Urban Schools Aim for Environmental Revolution

Nothing seemed
special about the plates from which students at a handful of Miami
schools devoured their meals for a few weeks last spring — round,
rigid and colorless, with four compartments for food and a fifth in
the center for a carton of milk. 

Looks, however,
can be deceiving: They were the vanguard of what could become an
environmental revolution in schools across the United
States. 

With any uneaten food, the plates, made
from sugar cane, can be thrown away and turned into a product
prized by gardeners and farmers everywhere: compost. If all goes as
planned, compostable plates will replace plastic foam lunch trays
by September not just for the 345,000 students in the Miami-Dade
County school system, but also for more than 2.6 million others
nationwide. 

That would be some 271 million plates a
year, replacing enough foam trays to create a stack of plastic
several hundred miles tall. 

“I want our
money and resources for food going into children, not in garbage
going to the landfill,” said Penny Parham, the Miami school
district’s administrative director of food and
nutrition. 

Compostable plates are but the first
initiative on the environmental checklist of the Urban
School Food Alliance
, a pioneering attempt by six
big-city school systems to create new markets for sustainable food
and lunchroom supplies. 

The alliance
members — the public school systems in Chicago, Dallas, Los
Angeles, Miami, New York and Orlando, Fla. — are betting that by
combining their purchasing power, they can persuade suppliers to
create and sell healthier and more environment-friendly products at
prices no system could negotiate
alone. 

“We pay about 4 cents for a foam tray,
and compostable trays are about 15 cents — but volume is always the
game changer,” said Leslie Fowler, the director of nutrition
support services for the Chicago school system. “We want to set the
tone for the marketplace, rather than having the marketplace tell
us what’s available.” 

The compostable
plates are the first test of the alliance’s thesis. This week, the
New York City Education Department will open sealed bids to supply
the roughly 850,000 plates it needs each day for breakfast and
lunch programs in about 1,200 schools. New York is running a pilot
program, like Miami’s, in four schools, with 30 more expected to
join this month. 

If a winning
bidder is chosen, the other alliance members will be able to
piggyback on the contract, placing their own orders without having
to navigate a separate bidding process. The call for bids names all
six districts and says they must all be allowed to place orders at
the same price. 

The alliance’s
next target is healthier food. It is already looking at potential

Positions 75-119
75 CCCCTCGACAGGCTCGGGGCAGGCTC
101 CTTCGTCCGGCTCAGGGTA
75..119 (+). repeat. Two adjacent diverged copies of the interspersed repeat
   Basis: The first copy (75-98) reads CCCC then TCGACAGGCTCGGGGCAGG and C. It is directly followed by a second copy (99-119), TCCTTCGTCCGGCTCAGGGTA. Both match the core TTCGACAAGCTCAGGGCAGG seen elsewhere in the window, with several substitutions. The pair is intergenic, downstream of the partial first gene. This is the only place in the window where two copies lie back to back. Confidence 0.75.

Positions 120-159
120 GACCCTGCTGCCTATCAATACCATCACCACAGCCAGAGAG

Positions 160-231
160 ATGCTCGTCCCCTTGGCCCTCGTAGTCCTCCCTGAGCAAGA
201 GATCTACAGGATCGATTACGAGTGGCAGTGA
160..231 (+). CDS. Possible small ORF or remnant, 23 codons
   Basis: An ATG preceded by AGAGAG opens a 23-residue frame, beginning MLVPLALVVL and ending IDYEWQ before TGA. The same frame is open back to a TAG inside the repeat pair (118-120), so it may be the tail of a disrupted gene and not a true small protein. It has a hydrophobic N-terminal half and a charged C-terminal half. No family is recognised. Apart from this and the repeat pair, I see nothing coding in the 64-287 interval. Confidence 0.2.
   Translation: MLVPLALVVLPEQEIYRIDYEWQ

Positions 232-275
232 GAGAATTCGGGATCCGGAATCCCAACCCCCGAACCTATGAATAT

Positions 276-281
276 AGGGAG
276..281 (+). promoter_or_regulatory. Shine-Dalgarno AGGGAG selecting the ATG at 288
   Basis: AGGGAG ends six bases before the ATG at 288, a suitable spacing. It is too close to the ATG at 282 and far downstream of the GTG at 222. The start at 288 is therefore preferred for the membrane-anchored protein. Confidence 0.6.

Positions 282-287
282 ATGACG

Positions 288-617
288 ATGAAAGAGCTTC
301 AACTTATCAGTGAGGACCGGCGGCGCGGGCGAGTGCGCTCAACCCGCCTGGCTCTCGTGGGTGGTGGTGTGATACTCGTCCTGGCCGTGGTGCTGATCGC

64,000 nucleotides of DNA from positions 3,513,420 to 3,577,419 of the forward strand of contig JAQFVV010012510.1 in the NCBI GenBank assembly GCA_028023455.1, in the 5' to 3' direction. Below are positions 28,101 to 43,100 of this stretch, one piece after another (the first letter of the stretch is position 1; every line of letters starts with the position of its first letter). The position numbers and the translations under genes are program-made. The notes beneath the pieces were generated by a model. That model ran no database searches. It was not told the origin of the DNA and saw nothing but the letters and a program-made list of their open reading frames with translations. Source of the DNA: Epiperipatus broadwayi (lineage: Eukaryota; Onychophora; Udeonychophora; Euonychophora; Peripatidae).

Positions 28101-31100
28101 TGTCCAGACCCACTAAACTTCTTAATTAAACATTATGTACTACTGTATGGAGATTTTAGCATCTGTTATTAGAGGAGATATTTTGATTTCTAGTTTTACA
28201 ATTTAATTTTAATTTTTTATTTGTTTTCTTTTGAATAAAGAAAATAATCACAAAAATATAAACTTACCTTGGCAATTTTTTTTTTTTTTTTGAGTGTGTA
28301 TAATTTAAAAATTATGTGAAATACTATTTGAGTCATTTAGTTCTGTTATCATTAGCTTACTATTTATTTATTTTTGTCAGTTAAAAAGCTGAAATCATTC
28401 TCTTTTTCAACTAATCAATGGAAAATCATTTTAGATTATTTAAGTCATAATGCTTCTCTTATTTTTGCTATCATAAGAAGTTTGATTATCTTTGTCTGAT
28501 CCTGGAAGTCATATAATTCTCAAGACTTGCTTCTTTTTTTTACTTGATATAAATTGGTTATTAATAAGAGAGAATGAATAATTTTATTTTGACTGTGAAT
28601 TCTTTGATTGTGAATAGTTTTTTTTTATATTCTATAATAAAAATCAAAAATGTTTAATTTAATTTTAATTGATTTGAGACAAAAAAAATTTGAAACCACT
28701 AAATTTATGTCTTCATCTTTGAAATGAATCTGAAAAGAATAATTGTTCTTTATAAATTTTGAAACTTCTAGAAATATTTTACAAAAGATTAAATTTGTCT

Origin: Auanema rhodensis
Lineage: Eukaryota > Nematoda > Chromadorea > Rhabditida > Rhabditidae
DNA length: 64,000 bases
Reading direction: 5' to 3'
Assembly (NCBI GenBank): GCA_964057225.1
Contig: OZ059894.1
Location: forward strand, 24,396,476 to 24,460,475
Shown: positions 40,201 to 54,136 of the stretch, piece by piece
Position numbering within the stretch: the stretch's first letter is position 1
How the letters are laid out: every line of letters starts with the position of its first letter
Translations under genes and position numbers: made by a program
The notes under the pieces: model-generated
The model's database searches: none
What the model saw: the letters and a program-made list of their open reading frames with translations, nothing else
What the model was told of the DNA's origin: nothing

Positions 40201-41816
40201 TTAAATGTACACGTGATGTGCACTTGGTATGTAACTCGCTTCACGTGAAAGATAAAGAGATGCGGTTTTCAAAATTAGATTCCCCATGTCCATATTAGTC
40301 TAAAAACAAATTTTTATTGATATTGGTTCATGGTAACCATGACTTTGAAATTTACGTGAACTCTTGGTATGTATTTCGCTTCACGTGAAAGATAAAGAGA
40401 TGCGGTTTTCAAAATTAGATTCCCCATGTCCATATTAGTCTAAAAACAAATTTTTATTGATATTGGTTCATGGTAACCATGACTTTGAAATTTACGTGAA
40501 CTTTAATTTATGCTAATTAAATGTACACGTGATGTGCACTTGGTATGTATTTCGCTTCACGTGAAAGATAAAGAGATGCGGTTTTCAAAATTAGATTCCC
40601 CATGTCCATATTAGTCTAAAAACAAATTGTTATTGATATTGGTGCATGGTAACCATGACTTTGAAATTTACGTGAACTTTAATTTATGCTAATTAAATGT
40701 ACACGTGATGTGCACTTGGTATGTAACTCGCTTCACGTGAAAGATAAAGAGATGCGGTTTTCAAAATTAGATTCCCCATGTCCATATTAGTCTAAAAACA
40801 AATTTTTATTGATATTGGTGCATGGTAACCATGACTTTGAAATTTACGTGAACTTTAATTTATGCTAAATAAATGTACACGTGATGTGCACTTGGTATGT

suppliers of antibiotic-free chicken. School officials say possible
future initiatives include sustainable tableware, pesticide-free
fruit and goods with less packaging
waste. 

The direct benefits of these efforts
may not always be obvious, or even noticeable. To a child,
antibiotic-free chicken tastes like any other chicken. And even a
huge purchase by the alliance would have little effect on farmers’
preferences for giving animals antibiotics, much less on the danger
the practice poses: spawning new classes of antibiotic-resistant
bacteria. 

But short-term environmental and health
benefits are not the only goals, said Eric Goldstein, the chief
executive of school support services in New York City. Using
recyclable plates or serving healthier chicken sets an example that
students may carry into adulthood, he said, and that other school
systems may come to see as a
standard. 

“It sounds corny,” Mr. Goldstein said,
“but we all believe in this.” 

The six
districts banded together in July 2012 at a school-nutrition
conference in Denver. They received a lift later last year when the
Natural Resources Defense
Council
, a national advocacy group with a history of
pressing governments for environment-friendly changes, met with Mr.
Goldstein and other New York school executives to talk about
recycling and healthier food. 

“We were
pleasantly surprised when they told us they were interested both in
getting rid of polystyrene trays and moving forward on healthier
chicken,” said Mark Izeman, the director of the council’s New York
program. 

The council has recruited a law firm to
create a nonprofit corporation for the alliance and lent its
environmental expertise to help the six districts decide what to
buy next. “We’re delighted to work with them,” Mr. Izeman said.
“What’s not to like?” 

If the alliance
succeeds, it could help change nutrition and sustainability
policies across the nation. Already, other school districts are
asking to join the group. Eventually, Mr. Izeman said, the alliance
could be a template for sustainability efforts by other big food
bureaucracies. What works for school districts, after all, should
also work for institutions like hospitals and
universities. 

But first, it has to work in public
schools. For now, that means producing a compostable plate that
school systems can afford. 

That may not be
easy. Foam trays are made from petroleum byproducts and are stamped
out at dizzying rates. Sugar-cane plates take longer to make and
require more machinery to produce in volume, said an official at
one manufacturer of recycled tableware who did not want to be named
because his company is involved in the alliance bid.
 

Mr. Goldstein said that 21
manufacturers had expressed interest in bidding, and that he
believed they would slash prices to win such a huge
contract. 

But if not, the manufacturing official
said, there is a way for alliance members to recoup some of the
cost. Demand for compost is high, and by late next year, schools
may be deluged with it. 

“Budgets are
always tough,” the official said. “They could sell that mulch, a
buck or two a
bag.


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